Liverpool will need to sign this exceptional £27 million winger to cope without Philippe Coutinho

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Tin Jedvaj of Bayer Leverkusen holds off Christian Pulisic of Borussia Dortmund during the Bundesliga match between Bayer Leverkusen and Borussia Dortmund at BayArena on February 21, 2016 in Leverkusen, Germany.
All rights reserved by Lars Baron/Bongarts

Matthew Schattner explains why Liverpool need to sign Christian Pulisic in order to cover for Philippe Coutinho, who will miss 5-6 weeks of football through injury.

American players are a risk for top level clubs. The list of failures and disappointments runs deep: Jozy Altidore at Sunderland, Brek Shea at Stoke, Michael Bradley at Roma, and most infamously Freddy Adu, once labeled “the next Pele” at the age of 14. All have since shuttled back to the United States, with Adu not even featuring in the top division.

But with Liverpool’s star playmaker Philippe Coutinho now out for at least five weeks after suffering an ankle injury against Sunderland on Saturday, reports have emerged that manager Jürgen Klopp has his sights set on Christian Pulisic, an 18-year old American attacker who plies his trade at Borussia Dortmund.

An American to be the answer to Liverpool’s playmaking needs? After the list of failures, it is a fair question. But while American fans have nothing but praise for the Dortmund attacker, the hype is appropriate in this situation. At only 18, Pulisic has proven his abilities and talent at one of the top sides in the Bundesliga and arguably Europe, making his signature a necessity if Klopp’s side is to emerge from Coutinho’s absence unscathed.

Pulisic has claimed a number of records since making his Bundesliga debut in January of this year. On April 17, Pulisic opened his goalscoring account with the opening goal against Hamburger, becoming the youngest non-German goalscorer in the Bundesliga and the fourth youngest goalscorer overall in the league’s history at just 17 years and 212 days old. He is also the youngest player to net two Bundesliga goals in one game.

On the international side, Pulisic became the youngest American to play in a World Cup qualifier, registering his first minutes for the United States senior team on 29 March of this year against Guatemala. He was just 17-years and 193 days old. Pulisic has continued to embed himself as a regular in the United States lineup, and he became the United States’ youngest goalscorer in a friendly against Bolivia in May and the nation’s youngest player to register a goal in World Cup qualifying, scoring two goals and adding an assist against Saint Vincent and the Grenadines in September.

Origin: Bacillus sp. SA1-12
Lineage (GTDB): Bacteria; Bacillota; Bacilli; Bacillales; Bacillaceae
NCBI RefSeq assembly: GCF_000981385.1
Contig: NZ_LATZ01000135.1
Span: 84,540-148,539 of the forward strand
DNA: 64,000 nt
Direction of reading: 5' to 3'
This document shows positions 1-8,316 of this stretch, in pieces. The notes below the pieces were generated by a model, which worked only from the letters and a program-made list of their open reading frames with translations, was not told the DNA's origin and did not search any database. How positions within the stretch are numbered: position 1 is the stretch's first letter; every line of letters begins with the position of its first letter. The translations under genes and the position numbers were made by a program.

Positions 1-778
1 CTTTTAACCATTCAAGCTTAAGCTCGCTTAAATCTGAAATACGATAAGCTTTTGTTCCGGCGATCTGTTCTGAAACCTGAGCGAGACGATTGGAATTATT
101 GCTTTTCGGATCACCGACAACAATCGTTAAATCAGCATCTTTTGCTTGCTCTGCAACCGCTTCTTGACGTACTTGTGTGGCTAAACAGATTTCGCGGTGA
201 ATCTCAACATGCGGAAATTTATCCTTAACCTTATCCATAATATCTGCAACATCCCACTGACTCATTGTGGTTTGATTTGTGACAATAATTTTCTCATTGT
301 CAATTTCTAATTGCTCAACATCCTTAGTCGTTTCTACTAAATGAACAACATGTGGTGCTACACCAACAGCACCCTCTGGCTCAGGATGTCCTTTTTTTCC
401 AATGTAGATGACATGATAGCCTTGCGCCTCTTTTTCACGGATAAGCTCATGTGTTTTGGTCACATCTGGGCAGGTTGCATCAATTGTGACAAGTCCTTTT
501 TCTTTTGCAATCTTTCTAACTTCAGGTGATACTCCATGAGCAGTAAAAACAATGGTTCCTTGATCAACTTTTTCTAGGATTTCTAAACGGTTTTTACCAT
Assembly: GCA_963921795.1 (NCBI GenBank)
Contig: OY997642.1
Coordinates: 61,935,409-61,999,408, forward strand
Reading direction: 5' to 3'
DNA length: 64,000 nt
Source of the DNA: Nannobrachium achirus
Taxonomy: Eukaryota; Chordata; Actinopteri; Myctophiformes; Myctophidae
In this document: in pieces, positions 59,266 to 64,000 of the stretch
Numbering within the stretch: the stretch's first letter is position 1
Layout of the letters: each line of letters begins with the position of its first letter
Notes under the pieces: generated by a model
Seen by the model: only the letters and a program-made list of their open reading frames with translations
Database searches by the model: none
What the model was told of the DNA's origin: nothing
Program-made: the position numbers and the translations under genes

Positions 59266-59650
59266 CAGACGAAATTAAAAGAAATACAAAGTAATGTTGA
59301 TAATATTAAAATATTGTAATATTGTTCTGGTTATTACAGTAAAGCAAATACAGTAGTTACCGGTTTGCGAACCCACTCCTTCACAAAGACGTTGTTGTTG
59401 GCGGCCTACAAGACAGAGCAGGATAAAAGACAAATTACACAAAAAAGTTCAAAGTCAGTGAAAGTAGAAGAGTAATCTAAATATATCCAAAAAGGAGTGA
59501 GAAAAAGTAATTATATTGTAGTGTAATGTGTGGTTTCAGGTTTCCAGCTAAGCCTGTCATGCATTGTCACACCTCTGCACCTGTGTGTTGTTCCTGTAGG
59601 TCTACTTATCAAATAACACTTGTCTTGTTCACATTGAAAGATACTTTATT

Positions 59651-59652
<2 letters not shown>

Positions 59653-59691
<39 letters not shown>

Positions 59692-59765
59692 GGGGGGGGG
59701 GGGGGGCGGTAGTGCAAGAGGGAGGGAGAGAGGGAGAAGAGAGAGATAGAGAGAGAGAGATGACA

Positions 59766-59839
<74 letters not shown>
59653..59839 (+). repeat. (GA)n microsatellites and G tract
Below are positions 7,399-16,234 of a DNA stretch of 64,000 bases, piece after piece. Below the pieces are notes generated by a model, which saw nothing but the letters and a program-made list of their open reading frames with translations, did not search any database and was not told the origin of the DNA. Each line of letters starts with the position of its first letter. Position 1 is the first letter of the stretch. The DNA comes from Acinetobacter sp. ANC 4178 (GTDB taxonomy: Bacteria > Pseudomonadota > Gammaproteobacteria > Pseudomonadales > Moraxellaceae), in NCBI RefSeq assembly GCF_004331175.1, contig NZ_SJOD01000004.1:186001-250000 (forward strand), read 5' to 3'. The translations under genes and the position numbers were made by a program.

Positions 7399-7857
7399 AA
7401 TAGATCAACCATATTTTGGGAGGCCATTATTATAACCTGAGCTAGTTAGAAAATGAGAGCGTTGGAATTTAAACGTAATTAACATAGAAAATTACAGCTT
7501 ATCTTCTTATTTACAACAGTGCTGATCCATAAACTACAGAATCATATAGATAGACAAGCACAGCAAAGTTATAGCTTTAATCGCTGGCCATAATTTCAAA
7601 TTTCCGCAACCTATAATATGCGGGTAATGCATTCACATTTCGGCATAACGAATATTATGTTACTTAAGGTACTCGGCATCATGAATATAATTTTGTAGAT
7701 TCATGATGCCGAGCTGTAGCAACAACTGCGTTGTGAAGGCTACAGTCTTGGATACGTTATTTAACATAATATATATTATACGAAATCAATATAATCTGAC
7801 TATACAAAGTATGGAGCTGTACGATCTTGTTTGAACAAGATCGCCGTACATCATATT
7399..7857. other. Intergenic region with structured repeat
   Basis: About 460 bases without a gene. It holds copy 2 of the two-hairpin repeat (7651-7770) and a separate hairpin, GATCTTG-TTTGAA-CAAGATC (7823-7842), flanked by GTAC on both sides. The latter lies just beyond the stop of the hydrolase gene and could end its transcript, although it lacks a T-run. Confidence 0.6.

“He’s very young, breaking into the squad of the first team at Borussia Dortmund and playing with the under-19s there as well,” said then-United States manager Jürgen Klinsmann following Pulisic’s first professional goal. “Getting that experience now and getting the feeling that he can compete with the older guys, it gives him a big boost confidence-wise. The fact that he’s in Dortmund in a very intense environment is very helpful because they put him in line right away.”

Pulisic has also proven his value at the peak of European competition. On 14 September, Pulisic became Dortmund’s youngest ever player to play in the Champion’s League, contributing an assist as Dortmund routed Legia Warsaw 6-0. In a Champions League match on 29 September, Pulisic ran through the Real Madrid defence to create a goal for Andre Schurrle that levelled the match and secured Dortmund a point three minutes from time.

“That’s the goal when you want to play professional soccer, you want to get to the highest level and that’s how you improve,” Pulisic said after the match. “As a young player, you just want to keep improving and be the best player you can be.”

Impressing at all levels of competition, Pulisic has become one of the top playmaking prospects in Europe. And with Liverpool sitting just one point below Premier League leaders Chelsea and possessing a genuine chance of challenging for the title, Klopp must ensure that his side maintains the scoring ferocity that has kept the Reds afloat in spite of a leaky defence.

Coutinho’s absence will be immediately felt, with the playmaker having contributed five goals and five assists across the campaign so far. In league matches that Liverpool have won by a single goal difference, Coutinho has been instrumental in securing victory. In a September visit to Stamford Bridge, the Brazilian playmaker provided an assist in a 2-1 victory that handed Antonio Conte his first defeat as Chelsea manager. Against West Bromwich in October, Coutinho provided the decisive winning goal, as well as claiming the joint-lead among Liverpool players in shots-on-target and successful dribbles, per Whoscored.

Klopp will also suffer from the loss of winger Sadio Mane, who will attend the Africa Cup of Nations in January. Mane, signed for £34 million over the summer, has provided six goals and three assists this season.

In the midst of Coutinho’s injury and Mane’s absence, Liverpool will need to look elsewhere for their goals in order to secure European football and push towards the Premier League title, and rising star Christian Pulisic could be the answer. But despite Liverpool’s reported interest and immediate need of a playmaker, Klopp may struggle to pry the American away from Borussia Dortmund.

“There have been some offers for him in the summer window from England and from German clubs,” said Dortmund sporting director Michael Zorc to Sports Illustrated. “But we would like to have him here and develop him here. We didn’t educate him to sell him. We have a long-running contract until 2019, but because of his development the club is ready to speak to him to prolong his contract at any time.”

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